I have frequently written about Clearing Agencies and their critical importance to the operation of the United States capital markets. See “Tightening the Reins: SEC Approves Proposed Rule Change to Clearing Agencies Investment Policy,” issued April 29, 2021; “’Margin, I Have to Have More Margin’: The National Securities Clearing Corporation Proposes to Increase the Minimum Required Fund Deposit,” issued May 27, 2021; “Fixing FICC: Agency Proposes Rule Changes to Encourage More Repo Clearing,” issued June 8, 2021; and “Valuing the Risk: FICC Proposes Rule Change to Protect Against Repo Volatility,” issued on October 17, 2022. As stated in the U.S. Department of the Treasury Report “A Financial System that Creates Economic Opportunity: Capital Markets” (October 2017) states:
Because of the level and concentration of financial transactions handled by [financial market utilities] and their interconnectedness to the rest of the financial system [financial market utilities, such as clearing agencies] represent a significant systemic risk to the U.S. financial system. Much of this systemic risk is the result of inherent interdependencies, either directly through operational, contractual, or affiliation linkages or indirectly through payment, clearing, and settlement processes.
That Report also notes that clearing agencies “date back to the late 19th century when they were used to net payments in commodities future markets. In the United States, the New York Stock Exchange …established a clearing house in 1892.” As discussed at some length in my “Tightening the Reins” Blog cited above, the modern clearing agencies began to be established in the 1970’s, primarily to handle the material growth in the volume of securities trading which had caused the so-called “back office” crisis in processing the paperwork evidencing transactions.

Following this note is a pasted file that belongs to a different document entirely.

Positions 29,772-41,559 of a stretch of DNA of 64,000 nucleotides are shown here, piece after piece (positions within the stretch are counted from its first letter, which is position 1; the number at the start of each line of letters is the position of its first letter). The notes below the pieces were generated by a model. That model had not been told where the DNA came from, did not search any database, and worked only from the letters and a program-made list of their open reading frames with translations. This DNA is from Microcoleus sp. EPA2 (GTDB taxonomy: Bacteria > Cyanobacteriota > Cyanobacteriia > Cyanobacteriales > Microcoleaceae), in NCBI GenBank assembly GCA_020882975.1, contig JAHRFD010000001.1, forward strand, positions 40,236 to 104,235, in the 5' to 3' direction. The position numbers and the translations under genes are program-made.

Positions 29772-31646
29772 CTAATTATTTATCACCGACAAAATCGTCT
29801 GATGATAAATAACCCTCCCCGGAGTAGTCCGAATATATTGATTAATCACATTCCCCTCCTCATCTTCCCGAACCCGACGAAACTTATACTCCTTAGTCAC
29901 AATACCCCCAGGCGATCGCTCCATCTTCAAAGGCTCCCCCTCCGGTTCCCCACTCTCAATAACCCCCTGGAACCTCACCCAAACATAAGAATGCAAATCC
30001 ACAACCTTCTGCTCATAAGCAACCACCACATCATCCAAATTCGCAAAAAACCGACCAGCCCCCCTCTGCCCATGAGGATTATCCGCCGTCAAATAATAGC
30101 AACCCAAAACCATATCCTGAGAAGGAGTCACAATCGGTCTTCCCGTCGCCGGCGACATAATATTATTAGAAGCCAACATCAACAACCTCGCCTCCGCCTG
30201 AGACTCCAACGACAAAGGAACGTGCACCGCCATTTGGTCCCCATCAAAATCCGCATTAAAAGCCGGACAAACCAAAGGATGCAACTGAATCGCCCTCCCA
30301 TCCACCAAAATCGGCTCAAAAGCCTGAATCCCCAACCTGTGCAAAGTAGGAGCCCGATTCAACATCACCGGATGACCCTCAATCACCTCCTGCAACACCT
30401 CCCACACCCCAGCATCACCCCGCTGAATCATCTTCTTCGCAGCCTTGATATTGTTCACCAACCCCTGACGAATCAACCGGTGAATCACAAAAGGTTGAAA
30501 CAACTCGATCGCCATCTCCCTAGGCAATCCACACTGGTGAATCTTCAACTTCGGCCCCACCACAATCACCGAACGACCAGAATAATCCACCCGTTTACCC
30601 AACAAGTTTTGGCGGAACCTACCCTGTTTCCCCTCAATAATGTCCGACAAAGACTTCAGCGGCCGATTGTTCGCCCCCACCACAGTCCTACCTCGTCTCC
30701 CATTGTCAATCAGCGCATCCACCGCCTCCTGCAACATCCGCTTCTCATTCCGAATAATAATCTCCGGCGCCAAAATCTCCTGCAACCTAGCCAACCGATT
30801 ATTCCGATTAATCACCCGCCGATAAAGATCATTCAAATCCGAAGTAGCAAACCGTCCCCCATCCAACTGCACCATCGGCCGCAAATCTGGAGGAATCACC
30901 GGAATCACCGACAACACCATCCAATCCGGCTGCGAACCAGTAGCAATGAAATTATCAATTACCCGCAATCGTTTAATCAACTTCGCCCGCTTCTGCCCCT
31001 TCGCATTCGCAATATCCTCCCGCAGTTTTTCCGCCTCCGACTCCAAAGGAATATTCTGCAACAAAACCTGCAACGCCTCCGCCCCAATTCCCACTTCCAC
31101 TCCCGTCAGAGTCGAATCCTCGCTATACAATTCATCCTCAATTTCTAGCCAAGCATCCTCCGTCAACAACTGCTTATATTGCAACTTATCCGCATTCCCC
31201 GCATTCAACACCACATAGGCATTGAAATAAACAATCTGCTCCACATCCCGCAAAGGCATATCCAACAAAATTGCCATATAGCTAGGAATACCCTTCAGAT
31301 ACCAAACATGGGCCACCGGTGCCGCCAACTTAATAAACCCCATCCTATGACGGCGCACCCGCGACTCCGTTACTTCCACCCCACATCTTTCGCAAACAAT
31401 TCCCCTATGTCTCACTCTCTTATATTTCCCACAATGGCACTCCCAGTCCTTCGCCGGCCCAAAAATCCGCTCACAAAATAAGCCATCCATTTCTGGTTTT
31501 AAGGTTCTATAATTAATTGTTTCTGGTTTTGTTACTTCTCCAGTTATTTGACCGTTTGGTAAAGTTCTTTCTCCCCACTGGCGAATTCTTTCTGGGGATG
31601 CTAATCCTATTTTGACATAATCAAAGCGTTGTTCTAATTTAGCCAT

Clearing agencies have evolved over the last almost 50 years primarily in response to changing market conditions, especially those related to and caused by the material advances in trading technology. Each of the clearing agencies has, from time to time, proposed rule amendments and even wholesale revisions, to maintain competitive market positions; respond to member concerns; and adapt to changes in market regulations and in the market conditions themselves. Each of my Blogs cited above involves proposals for changes, notionally improvements, by one or more clearing agencies. As clearing agencies must register with, and are regulated by, the U.S. Securities and Exchange Commission (“SEC”), clearing agency rules and rule changes must be approved by the SEC before they may take effect. Accordingly, rule change proposals are set forth in formal and often lengthy written presentations to the Commission and discuss the reason for a proposed change and its impact on both agency members and the investing public. By and large, the history of these clearing agencies has been one of enlightened self-government by private bodies, subject at all times to continuing governmental oversight.
Now, on Aug. 8, 2022, comes the SEC with a 172-page set of governance rules that would impose mandatory structures and policies on every clearing agency. Specifically, the SEC proposal would directly set the governance standards for clearing agency boards and committees, including having independent directors and requiring representation for each “stakeholder” category (the public, large agency members, small agency members, agency owners, etc.). These requirements would apply to the board of directors, the nominating committee (which the agency would have to have), and a prescribed risk management committee. In addition, the agency would be required to have specified policies and procedures on dealing with both actual and potential conflicts of interest. In the words of the Commission’s August 8 Press Release: